Spacing of adult and subadult male Common Capercaillie during the breeding season

Capercaillie (Tetrao urogallus) Science Article 2


The spacing behavior of 58 male Common Capercaillie (Tetrao urogaIlus) was studied at Varaldskogen in southeast Norway during 1979-1985. Birds captured at leks were equipped with radio-transmitters, and their movements were monitored throughout the year. During spring, males 4 yr old and older occupied exclusive day territories of 10.2-66.0 ha that extended radially from a center at the lek. Adult cocks used the same lek and the same territory during successive years. Among marked birds, the youngest bred at 4 yr. No difference was found in territory size between breeding and nonbreeding adult males. Territories of 3-yr-olds (60.8 n 10.4 ha) were larger than those of older males (26.3 — 5.0 ha) and were located farther from the lek. All territories were within a 1.2-km radius of the lek center and were maintained from early April to the end of May. Yearlings and 2-yr-old males were nonterritorial. They moved irregularly among different, neighboring leks, settling near one lek at the end of their second spring season. When associated with one lek, their home ranges were 3-6 times larger than and overlapped peripherally the territories of resident adults. Established subadult and adult males did not change territories when vacancies were created by deaths of older birds, and successful matings were not dependent on occupying a particular territory.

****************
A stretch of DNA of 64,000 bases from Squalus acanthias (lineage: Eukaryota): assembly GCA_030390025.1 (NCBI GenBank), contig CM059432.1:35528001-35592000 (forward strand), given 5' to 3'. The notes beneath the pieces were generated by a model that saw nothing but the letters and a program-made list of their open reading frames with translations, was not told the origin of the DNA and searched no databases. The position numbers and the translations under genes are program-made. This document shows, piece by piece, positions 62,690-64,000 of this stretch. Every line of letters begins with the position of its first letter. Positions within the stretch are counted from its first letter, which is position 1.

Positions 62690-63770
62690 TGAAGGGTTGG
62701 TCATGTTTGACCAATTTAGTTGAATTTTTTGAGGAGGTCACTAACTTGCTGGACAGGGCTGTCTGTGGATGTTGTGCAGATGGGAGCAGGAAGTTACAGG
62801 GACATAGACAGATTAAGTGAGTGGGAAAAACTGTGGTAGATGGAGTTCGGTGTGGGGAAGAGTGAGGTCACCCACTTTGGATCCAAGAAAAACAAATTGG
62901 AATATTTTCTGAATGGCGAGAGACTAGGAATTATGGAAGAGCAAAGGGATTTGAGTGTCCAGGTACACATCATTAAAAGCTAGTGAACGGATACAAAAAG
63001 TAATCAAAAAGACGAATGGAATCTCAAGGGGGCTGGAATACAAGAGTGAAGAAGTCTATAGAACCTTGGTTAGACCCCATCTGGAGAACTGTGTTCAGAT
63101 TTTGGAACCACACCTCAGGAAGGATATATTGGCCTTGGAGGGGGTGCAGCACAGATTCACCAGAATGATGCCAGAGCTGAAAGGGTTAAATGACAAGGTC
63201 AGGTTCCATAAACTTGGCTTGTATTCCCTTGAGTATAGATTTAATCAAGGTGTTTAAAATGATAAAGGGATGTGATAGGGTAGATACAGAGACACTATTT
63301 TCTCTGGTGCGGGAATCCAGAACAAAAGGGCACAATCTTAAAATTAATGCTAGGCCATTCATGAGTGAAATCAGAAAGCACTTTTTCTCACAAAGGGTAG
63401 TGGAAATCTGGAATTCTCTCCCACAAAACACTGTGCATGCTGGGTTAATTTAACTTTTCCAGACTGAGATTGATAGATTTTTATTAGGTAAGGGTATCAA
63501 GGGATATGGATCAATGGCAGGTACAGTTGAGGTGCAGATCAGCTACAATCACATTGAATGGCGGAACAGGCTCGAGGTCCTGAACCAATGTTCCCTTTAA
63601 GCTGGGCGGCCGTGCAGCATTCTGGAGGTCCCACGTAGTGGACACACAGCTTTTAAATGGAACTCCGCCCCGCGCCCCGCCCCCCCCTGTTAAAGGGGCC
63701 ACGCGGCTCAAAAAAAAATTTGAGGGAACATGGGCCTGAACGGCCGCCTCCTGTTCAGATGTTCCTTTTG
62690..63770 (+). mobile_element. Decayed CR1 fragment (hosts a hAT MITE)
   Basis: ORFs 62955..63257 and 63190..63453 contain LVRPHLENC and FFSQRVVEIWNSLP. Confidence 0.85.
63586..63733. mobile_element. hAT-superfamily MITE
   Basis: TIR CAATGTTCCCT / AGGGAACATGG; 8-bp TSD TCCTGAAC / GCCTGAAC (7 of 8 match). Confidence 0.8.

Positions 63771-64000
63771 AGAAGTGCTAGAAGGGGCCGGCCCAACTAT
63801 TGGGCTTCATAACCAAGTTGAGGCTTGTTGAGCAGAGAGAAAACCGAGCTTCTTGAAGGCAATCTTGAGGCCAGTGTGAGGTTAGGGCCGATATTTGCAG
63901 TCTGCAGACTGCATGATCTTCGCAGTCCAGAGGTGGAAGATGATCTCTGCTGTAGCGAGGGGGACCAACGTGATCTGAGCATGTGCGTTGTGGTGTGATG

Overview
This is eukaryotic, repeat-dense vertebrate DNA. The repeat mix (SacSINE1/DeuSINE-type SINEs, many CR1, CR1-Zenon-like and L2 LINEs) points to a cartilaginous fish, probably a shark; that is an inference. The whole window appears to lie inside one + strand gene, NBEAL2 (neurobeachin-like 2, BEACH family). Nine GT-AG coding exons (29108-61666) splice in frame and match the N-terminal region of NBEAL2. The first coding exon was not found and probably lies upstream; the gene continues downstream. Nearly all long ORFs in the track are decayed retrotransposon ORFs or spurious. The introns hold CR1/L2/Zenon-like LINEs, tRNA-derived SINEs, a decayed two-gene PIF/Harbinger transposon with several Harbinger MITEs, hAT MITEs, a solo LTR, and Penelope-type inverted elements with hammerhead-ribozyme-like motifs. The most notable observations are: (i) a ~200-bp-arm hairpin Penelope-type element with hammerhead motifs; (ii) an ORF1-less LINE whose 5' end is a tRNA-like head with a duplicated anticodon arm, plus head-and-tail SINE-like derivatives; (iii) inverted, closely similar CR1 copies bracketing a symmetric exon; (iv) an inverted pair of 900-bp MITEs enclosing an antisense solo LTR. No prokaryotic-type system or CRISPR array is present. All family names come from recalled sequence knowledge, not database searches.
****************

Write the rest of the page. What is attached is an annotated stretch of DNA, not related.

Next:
Per Wegge and Bjorn Bjerke Larsen, The Auk 104: 481-490. July 1987

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